Coming Soon: The 2012 Park Slope 100

November 23, 2012

Send your nominations in now for the annual Park Slope 100. Deadline is December 1, 2012. I haven’t done The  Park Slope 100 since 2010. How is that possible? I think it’s time to do it again. I have ideas, sure. But I need nominations from YOU, you who know people I’ve never even heard of. Please send them in. All nominations will be considered. Promise.

What is the Park Slope 100 you ask? 

The Park Slope 10o is a highly opinionated, subjective list of the most talented, energetic, ambitious, creative  and generous individuals in the Greater Park Slope area who reach outward toward the larger community and the world to lead, to help, to teach,  to create, to improve, to inform, to network, to change…

The people who have been on the Park Slope 100 are community activists, entrepreneurs, volunteers, spiritual leaders, publishers, bloggers, arts administrators, social workers, therapists, artists, writers, educators, politicians, chefs and restaurant owners and more…

The Park Slope 100 is in alphabetical order. Whenever possible, links to web sites, blogs, and/or more information is included so that you can learn more about these remarkable individuals.

The Park Slope 100 is sure to cause some controversy. There are many, many more people who deserve to be here. So please send your nominations in.

The Park Slope 100 was created by Louise Crawford and she takes full responsibility for it. I want to hear from you who YOU think should be on this list.

Filed under: Civics and Urban Life  by · 6 Comments
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6 Comments on Coming Soon: The 2012 Park Slope 100

  1. Daniel Meeter on Sat, 24th Nov 2012 3:41 pm
  2. Andy and Piper, of Two Boots, the visionaries. A church is supposed to do good works, with no thought of profit. But Two Boots is a for-profit restaurant, and yet everything they did for Sandy Relief was for no profit but love.

  3. Daniel Meeter on Sat, 24th Nov 2012 3:43 pm
  4. Brad Lander, for outstanding public leadership, taking his City Council seat to a new high water mark.

  5. admin on Mon, 26th Nov 2012 10:07 am
  6. Thanks Daniel. Two Boots was the first name I put on the list for this year! Brad has been on before but maybe I can find a way…xoxo

  7. Daniel Meeter on Wed, 28th Nov 2012 9:34 am
  8. Cantor Josh Breitzer, for both reviving liturgical music at Congregation Beth Elohim, but also turning the synagogue into a musical center for the whole community. All in one year.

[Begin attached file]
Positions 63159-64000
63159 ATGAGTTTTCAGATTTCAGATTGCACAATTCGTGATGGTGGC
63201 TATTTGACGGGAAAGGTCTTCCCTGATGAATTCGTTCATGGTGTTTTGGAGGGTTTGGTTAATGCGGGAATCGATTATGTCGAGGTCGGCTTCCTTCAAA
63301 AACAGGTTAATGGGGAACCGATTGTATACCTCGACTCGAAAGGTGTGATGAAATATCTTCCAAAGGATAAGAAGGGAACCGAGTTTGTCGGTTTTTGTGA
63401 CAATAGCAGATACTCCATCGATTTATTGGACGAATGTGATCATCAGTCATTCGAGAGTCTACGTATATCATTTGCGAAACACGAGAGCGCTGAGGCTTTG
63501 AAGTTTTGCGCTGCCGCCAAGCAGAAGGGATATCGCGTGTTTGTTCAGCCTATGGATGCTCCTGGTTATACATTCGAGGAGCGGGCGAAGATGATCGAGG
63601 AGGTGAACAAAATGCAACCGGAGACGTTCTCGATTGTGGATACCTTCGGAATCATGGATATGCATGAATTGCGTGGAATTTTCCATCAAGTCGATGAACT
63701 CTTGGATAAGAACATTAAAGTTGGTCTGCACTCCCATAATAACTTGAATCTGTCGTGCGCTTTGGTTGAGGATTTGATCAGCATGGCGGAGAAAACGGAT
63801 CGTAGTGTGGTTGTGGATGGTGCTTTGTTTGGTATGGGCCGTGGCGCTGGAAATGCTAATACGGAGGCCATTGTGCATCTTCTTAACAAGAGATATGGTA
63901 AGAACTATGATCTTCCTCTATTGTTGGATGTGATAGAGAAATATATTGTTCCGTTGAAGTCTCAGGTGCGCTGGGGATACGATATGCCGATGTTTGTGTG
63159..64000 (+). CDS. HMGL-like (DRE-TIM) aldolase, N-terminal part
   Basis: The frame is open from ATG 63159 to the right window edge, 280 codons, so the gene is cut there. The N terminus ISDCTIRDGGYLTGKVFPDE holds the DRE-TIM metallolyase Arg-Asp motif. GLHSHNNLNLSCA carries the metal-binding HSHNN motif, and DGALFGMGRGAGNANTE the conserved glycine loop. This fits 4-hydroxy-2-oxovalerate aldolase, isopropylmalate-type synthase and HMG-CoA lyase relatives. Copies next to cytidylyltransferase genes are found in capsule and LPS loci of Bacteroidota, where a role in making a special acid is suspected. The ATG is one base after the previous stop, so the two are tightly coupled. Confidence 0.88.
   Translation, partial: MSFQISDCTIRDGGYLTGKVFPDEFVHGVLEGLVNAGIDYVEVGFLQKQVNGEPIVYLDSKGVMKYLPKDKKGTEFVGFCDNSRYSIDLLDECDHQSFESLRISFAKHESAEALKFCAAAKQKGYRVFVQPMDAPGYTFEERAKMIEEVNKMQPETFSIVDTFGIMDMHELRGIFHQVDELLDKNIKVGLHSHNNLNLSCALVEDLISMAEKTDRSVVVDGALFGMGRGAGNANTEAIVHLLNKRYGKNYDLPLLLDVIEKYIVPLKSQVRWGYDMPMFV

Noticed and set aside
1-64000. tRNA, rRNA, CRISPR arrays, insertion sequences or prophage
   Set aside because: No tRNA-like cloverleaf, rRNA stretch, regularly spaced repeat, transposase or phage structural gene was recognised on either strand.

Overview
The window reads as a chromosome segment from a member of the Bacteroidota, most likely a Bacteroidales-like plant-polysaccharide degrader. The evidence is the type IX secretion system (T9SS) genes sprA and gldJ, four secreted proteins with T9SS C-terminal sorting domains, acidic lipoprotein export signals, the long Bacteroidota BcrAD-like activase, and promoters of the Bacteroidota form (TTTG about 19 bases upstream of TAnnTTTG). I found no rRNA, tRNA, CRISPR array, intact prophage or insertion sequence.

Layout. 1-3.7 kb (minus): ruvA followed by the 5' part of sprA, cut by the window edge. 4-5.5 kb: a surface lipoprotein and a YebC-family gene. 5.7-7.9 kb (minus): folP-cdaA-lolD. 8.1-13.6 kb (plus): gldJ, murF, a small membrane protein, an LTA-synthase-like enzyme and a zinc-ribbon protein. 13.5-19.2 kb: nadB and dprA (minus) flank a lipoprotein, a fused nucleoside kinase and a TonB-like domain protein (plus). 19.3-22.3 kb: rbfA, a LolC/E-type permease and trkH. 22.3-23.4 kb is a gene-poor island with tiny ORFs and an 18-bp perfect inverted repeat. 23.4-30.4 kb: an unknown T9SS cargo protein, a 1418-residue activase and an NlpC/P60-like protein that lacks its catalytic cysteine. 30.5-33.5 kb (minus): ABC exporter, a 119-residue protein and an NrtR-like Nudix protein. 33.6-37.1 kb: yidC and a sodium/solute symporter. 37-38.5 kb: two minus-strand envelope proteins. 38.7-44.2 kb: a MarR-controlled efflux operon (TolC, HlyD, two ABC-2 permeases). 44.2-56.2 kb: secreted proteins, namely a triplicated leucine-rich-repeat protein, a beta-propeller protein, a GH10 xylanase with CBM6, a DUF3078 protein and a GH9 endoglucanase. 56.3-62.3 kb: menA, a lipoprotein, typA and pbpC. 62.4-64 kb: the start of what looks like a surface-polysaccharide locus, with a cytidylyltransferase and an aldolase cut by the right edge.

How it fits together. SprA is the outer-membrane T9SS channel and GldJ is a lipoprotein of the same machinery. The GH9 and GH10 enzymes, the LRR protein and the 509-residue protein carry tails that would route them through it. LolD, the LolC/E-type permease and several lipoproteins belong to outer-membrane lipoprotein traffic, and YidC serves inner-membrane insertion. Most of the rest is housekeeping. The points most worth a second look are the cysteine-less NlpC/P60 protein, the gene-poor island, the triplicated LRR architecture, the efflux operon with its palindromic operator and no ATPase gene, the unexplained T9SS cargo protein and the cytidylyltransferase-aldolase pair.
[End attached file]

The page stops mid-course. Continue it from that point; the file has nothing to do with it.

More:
9. Daniel Meeter on Wed, 28th Nov 2012 9:37 am
  10. Michael Daves, for, more than anyone else, leading Park Slope’s emergence as a Bluegrass center for New York and the whole Northeast. Teaching hundreds of students, performing solo and with Chris Thile, gathering musicians and audiences, teaching Sunday School, inspiring us all.

  11. Chelsea on Wed, 2nd Jan 2013 8:06 pm
  12. Overall, I think the park looks very nice since it has reopened.I do think, toguhh, that I would like to see more overall green and vegetation, especially in the form of wild areas. A lot of trees came down, and while the current park is still very green, I would like to see it planned so that the vegetation can fill out more in the future.I maintain a page about , and according to the principles explained on that page, the current landscaping in Clark Park is good, but could be better. I think the weakest point is that there are virtually no wild areas. Yes, it is a small city park, but there is more than enough room for small wild areas, especially in the flower beds in various parts of the park. Maintaining these beds is labor- and resource-intensive. Leaving areas wild can both save on maintenance effort and costs, and also provide greater ecological value.Rather than planting these with purchased, cultivated plants, I think it would be better to grow native plants from seed, and then maintain the beds only by removing aggressive non-native plants and trimming the beds.People might say but we want the park to look nice , and it looks ugly if it’s overgrown. But personally, I think that the lusher and denser the vegetation, the nicer it gets. Air quality is also an issue in Philly in the summer, and the denser and more diverse the vegetation is, the more pollutants will be absorbed. Current, to me, the park looks too carefully manicured for my aesthetic sense. Everything in it is carefully landscaped and planted. I would appreciate a wilder, more lush park, filled out with dense vegetation in the flower beds, with native plants allowed to reproduce naturally in a number of areas.What do you think? I would like to work together with others to make this happen.